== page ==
Posted by: CS&A Insurance | May 23, 2011

Replacement Costs

My home is only worth $250,000 in today’s market, so why does my insurance company want me to insure it for $350,000?  This is a common question people ask their insurance agents.  Market value and replacement cost are two different ways to value a home.  The replacement cost is the price it will take to rebuild the home.  This is not the home’s purchase price less the value of the land, the outstanding amount owed on the mortgage or the tax assessment amount.  Replacement cost is dependent upon the cost of labor and materials.  Market value is the price a property can realistically sell for.  It is based on supply and demand, and currently demand is down so we are able to buy more home for our money.  Market value can be affected by the surroundings such as a very desirable neighborhood, versus a depressed one.  For example:

  Home in prime neighborhood Home in depressed neighborhood
Square Footage  3,000 3,000
Year Built  1980 1980
Market Value $450,000 $225,000
Cost to Rebuild/Replace   $375,000   $375,000

 

The replacement cost is exactly the same for both of these homes.  There are many factors that can cause the replacement cost to be much higher than one would think.  Let’s assume a tornado has completely destroyed a home.  There will be debris cleanup of the existing structure whereas the original builder had an empty lot with which to start.  Rebuilding a home from the ground up is usually more expensive than building fresh.  An architect or engineer will have to look at the foundation to determine if it is salvageable along with redesigning the home plans, and the contractor will build using today’s prices for materials and labor.  In addition, building codes may have changed, and a builder will have to adhere to these new codes, even if they cost more.  Plus, this will be one home for the contractor to build, so there will be no economies of scale because he will only be buying one of everything this time around instead of buying hundreds of windows or 20 sets of cabinets all at once.  All these things lead to increased replacement costs.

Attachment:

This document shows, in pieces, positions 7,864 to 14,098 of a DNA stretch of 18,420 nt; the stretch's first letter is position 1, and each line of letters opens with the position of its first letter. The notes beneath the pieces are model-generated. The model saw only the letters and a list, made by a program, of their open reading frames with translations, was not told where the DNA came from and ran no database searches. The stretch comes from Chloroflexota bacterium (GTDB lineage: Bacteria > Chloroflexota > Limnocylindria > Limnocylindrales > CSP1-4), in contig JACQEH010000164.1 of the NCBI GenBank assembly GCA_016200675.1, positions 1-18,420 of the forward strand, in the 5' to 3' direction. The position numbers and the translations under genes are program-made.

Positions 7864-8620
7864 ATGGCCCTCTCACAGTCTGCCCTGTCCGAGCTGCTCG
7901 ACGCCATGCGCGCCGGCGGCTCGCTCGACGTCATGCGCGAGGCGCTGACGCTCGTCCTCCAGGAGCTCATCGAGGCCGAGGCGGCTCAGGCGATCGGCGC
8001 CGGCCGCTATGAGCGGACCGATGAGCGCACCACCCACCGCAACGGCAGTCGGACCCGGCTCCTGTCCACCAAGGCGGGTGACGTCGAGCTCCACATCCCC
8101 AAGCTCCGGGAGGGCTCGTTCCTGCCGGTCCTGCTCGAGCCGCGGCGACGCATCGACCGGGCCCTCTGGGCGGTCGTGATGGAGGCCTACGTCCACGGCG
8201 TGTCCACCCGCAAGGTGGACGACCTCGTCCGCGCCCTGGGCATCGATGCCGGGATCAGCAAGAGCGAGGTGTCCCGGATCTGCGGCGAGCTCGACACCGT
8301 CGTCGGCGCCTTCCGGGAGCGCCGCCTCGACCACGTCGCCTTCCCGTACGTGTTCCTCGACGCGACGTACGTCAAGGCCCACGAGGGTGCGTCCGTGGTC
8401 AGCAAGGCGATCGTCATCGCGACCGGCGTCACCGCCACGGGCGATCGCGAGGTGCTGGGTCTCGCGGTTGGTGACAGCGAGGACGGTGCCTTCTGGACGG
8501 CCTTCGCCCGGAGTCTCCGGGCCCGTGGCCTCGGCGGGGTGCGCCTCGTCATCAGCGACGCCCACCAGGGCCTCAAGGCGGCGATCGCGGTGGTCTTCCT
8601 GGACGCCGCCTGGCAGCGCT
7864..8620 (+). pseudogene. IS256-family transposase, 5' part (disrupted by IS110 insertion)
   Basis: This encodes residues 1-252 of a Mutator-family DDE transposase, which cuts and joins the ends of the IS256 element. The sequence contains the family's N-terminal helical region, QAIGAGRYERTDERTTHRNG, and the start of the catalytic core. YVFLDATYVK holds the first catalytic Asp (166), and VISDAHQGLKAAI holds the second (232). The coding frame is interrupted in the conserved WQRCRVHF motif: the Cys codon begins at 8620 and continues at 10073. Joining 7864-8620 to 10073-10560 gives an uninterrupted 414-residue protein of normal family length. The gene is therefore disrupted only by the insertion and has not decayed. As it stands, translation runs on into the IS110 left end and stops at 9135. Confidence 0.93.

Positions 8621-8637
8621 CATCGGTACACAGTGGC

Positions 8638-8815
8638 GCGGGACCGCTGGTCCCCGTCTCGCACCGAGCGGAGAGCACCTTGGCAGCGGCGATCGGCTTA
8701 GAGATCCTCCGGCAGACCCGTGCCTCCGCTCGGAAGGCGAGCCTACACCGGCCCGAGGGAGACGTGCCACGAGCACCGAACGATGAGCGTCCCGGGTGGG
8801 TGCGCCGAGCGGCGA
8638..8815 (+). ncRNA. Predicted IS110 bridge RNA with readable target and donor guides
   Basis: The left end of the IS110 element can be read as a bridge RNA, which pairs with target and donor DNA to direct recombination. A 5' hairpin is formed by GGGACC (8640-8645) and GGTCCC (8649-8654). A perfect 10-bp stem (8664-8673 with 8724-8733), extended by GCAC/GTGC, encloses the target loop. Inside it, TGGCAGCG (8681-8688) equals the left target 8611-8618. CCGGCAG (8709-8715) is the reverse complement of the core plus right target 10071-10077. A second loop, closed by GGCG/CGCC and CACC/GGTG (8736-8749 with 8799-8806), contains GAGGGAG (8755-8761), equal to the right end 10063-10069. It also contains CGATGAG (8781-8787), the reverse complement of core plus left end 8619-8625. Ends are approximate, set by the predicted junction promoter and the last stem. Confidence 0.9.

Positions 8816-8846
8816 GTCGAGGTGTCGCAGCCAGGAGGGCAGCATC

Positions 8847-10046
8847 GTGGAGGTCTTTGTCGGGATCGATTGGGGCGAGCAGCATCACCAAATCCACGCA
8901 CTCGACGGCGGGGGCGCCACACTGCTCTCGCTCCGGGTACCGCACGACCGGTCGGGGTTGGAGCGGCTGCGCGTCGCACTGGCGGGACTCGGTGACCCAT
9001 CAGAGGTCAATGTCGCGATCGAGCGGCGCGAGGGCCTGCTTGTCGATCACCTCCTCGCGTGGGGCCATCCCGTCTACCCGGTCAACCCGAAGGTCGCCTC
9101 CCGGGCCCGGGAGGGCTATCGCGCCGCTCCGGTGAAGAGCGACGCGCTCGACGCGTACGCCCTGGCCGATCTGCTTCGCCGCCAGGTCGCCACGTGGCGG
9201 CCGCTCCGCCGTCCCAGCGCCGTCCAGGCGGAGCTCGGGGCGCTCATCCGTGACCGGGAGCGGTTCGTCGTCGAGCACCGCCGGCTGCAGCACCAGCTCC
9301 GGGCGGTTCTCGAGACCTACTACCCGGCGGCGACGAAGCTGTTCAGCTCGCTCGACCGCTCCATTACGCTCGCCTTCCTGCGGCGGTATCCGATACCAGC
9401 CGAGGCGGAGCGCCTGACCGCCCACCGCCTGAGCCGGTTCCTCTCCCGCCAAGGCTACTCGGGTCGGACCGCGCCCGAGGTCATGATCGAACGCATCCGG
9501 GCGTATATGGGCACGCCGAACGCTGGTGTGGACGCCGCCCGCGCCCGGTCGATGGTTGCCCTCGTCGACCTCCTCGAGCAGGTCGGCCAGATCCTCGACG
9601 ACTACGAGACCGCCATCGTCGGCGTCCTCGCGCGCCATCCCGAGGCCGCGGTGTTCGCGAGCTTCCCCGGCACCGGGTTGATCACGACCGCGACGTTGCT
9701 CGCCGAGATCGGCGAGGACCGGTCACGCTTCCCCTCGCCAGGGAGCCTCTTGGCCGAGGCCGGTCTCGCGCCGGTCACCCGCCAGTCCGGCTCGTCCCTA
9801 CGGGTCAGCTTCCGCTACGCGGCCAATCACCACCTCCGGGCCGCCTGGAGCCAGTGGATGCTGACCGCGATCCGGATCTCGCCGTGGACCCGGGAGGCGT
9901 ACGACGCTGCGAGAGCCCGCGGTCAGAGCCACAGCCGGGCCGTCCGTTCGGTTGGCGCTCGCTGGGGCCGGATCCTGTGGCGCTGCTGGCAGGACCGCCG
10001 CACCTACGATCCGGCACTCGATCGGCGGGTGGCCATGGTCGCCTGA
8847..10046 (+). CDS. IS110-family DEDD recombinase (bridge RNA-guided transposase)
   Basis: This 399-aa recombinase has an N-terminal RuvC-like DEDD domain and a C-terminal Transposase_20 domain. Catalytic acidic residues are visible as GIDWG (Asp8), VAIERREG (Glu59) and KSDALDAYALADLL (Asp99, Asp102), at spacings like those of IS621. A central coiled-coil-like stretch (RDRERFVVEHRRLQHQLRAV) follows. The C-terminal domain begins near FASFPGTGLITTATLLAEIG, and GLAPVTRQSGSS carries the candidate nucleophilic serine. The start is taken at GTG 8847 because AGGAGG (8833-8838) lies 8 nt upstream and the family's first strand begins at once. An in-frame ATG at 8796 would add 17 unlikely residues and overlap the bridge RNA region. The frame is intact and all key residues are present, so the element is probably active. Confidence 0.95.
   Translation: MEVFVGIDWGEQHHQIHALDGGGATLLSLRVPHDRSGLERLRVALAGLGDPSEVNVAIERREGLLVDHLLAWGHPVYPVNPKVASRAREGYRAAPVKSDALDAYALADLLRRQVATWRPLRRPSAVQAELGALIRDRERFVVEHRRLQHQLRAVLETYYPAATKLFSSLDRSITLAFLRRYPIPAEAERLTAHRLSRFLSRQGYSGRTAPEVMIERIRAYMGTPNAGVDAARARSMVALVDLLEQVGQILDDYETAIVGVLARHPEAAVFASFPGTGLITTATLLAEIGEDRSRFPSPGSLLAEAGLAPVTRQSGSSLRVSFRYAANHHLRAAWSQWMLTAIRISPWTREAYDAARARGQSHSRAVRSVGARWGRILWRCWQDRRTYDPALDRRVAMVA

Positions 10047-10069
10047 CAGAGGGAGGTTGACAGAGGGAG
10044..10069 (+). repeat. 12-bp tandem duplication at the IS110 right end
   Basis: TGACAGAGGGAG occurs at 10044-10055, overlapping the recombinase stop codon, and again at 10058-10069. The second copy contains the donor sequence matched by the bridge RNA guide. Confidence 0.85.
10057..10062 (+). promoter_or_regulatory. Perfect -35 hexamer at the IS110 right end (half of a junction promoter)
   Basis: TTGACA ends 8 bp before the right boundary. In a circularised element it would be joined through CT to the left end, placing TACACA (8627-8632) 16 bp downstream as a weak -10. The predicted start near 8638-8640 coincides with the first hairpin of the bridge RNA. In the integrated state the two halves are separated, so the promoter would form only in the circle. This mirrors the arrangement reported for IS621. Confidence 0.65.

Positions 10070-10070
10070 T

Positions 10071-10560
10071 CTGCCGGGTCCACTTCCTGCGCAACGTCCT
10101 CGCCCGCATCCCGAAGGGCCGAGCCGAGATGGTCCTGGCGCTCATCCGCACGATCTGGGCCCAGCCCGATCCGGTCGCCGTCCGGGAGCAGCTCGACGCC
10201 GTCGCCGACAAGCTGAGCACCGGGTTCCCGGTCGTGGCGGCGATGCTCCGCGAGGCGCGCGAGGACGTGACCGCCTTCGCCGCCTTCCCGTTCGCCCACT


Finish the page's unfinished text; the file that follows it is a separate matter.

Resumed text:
The loss, or cost to put someone back into the position they were in before the tornado came through, is not calculated based on the market, but based on the actual cost of the goods or services needed to get the job done in a reasonable timeframe.  That’s why the price originally paid for a home, or the cost to buy a similar home down the street, may be very different than the cost to rebuild that same home following major damage.


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